Writing and Language Codification (WALC)

Ever since it was first invented writing has remained, throughout the written history of mankind, an important tool for expressing the self and for making manifest ones own existence in the world. This is even more obvious today, in our digital world where mostly everyone expresses themselves in writing, in a much less congruent fashion than ever before, in various digital media.

The Faculty of Languages at Uppsala University comprises large groups of researchers active with research into different languages, from a range of time periods. Many of these researchers work with early languages, and the codification of languages in different forms of writing. The research environment WALC (Writing and Language Codification) is a network for scholars from different disciplines, united through a shared interest in the history of writing and the semantic, cultural, religious, and political functions of the written sign.

The research environment combines national and international seminars, and is concluded by an international workshop.

Contact: Karin Westin Tikkanen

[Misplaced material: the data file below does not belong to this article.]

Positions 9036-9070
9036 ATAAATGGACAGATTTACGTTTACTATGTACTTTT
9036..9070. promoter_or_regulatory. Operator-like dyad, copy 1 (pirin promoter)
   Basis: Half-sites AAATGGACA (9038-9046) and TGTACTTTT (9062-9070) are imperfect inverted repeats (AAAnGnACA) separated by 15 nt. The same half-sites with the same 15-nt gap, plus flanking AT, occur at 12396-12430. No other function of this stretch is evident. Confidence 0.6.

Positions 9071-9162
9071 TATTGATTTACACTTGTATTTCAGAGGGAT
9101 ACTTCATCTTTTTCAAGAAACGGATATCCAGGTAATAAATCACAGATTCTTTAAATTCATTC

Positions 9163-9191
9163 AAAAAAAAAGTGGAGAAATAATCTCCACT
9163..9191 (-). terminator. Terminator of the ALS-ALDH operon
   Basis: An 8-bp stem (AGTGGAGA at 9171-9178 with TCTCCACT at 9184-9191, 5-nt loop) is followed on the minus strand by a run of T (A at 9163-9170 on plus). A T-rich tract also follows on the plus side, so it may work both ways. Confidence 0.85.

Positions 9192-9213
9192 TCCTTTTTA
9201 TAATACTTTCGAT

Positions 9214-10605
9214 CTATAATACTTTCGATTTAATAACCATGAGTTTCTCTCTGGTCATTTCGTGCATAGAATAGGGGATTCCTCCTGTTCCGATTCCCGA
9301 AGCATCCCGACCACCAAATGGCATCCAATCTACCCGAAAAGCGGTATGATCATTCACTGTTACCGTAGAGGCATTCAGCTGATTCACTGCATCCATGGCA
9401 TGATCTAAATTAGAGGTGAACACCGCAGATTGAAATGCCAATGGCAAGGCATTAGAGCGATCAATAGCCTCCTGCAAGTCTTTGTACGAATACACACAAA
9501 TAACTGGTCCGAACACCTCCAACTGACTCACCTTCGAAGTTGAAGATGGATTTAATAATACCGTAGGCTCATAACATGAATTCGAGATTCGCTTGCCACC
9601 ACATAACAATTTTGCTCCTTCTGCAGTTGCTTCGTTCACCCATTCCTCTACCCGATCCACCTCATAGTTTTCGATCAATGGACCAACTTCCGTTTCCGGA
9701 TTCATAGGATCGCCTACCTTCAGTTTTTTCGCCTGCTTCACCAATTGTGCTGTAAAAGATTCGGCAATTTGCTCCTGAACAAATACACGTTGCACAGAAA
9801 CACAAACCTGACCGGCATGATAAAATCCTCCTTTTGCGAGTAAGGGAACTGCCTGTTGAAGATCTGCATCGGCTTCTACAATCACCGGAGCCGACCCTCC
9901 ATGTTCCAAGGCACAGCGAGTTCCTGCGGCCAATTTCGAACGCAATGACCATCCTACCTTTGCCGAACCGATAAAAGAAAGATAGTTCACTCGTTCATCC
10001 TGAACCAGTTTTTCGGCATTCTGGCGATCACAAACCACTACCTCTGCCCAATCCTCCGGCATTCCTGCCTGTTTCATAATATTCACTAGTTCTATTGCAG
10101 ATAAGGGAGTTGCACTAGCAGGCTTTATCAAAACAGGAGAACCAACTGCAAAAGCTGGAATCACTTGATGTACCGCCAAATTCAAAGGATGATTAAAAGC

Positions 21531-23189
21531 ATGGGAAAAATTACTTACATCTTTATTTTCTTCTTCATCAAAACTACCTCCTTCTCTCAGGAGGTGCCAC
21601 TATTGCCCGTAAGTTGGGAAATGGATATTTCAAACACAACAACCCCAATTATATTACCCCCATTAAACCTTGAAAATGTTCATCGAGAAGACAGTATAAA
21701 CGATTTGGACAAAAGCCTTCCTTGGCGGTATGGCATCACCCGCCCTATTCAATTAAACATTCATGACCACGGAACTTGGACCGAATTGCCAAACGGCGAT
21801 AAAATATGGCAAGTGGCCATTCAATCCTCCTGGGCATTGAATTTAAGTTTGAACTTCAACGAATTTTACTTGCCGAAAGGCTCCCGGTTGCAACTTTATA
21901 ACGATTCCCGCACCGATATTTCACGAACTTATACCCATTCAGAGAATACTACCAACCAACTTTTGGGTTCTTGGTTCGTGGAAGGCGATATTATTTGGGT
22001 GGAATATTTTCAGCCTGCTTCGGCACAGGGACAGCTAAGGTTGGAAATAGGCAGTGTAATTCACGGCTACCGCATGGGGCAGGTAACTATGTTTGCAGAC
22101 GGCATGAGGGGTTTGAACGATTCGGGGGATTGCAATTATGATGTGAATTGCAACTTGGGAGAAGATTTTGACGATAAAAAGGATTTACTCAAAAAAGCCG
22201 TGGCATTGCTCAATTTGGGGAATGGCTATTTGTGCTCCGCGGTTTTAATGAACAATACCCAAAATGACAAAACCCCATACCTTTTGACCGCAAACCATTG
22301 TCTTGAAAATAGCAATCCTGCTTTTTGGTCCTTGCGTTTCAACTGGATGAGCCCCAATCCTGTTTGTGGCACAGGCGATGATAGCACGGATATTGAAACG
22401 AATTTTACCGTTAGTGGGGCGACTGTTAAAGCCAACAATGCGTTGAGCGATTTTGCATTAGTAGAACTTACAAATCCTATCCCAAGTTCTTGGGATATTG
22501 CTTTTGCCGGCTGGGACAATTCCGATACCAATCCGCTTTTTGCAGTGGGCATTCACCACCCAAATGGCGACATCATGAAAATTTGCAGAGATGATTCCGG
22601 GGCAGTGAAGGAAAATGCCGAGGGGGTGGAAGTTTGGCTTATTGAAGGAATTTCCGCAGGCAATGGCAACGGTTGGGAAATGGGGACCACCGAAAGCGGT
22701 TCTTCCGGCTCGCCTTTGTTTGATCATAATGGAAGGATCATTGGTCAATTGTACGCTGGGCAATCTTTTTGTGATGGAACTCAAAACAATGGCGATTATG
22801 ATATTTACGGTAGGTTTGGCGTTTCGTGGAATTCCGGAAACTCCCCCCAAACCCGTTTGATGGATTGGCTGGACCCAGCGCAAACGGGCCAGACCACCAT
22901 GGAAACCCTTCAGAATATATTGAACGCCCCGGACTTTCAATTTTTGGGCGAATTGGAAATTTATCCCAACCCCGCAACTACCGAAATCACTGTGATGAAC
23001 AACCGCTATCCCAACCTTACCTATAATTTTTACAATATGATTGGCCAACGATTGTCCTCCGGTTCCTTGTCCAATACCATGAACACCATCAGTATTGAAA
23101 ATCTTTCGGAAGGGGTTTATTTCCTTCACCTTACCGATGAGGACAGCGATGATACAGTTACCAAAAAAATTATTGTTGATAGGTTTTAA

Upcoming events

Adaptation and Conflict

Workshop on writing

April 23-24, 2018
Engelska parken
Room 22-1017

The workshop addresses the kind of situations that occur in the meeting or co-existence of different writings systems, or situations in which a script originally devised for the writing of one language becomes used for the writing down of another. The workshop invite speakers working with different types of language material, from a range of time periods. The joint question is the use of different writing systems, and the ”tensions" between a given language and the script used for writing it, whether freely chosen or forcibly imposed.

Confirmed speakers

Previous events

Lecture

Thursday 8/2 2018
Campus Engelska parken, Room: 6-0022, kl. 14-16

Prof. Harry Falk, Freie Universität Berlin

"When home-made scripts meet foreign languages - from Aśoka to the Parthians in Greater Gandhara". Sal: 6-0022, kl. 14-16.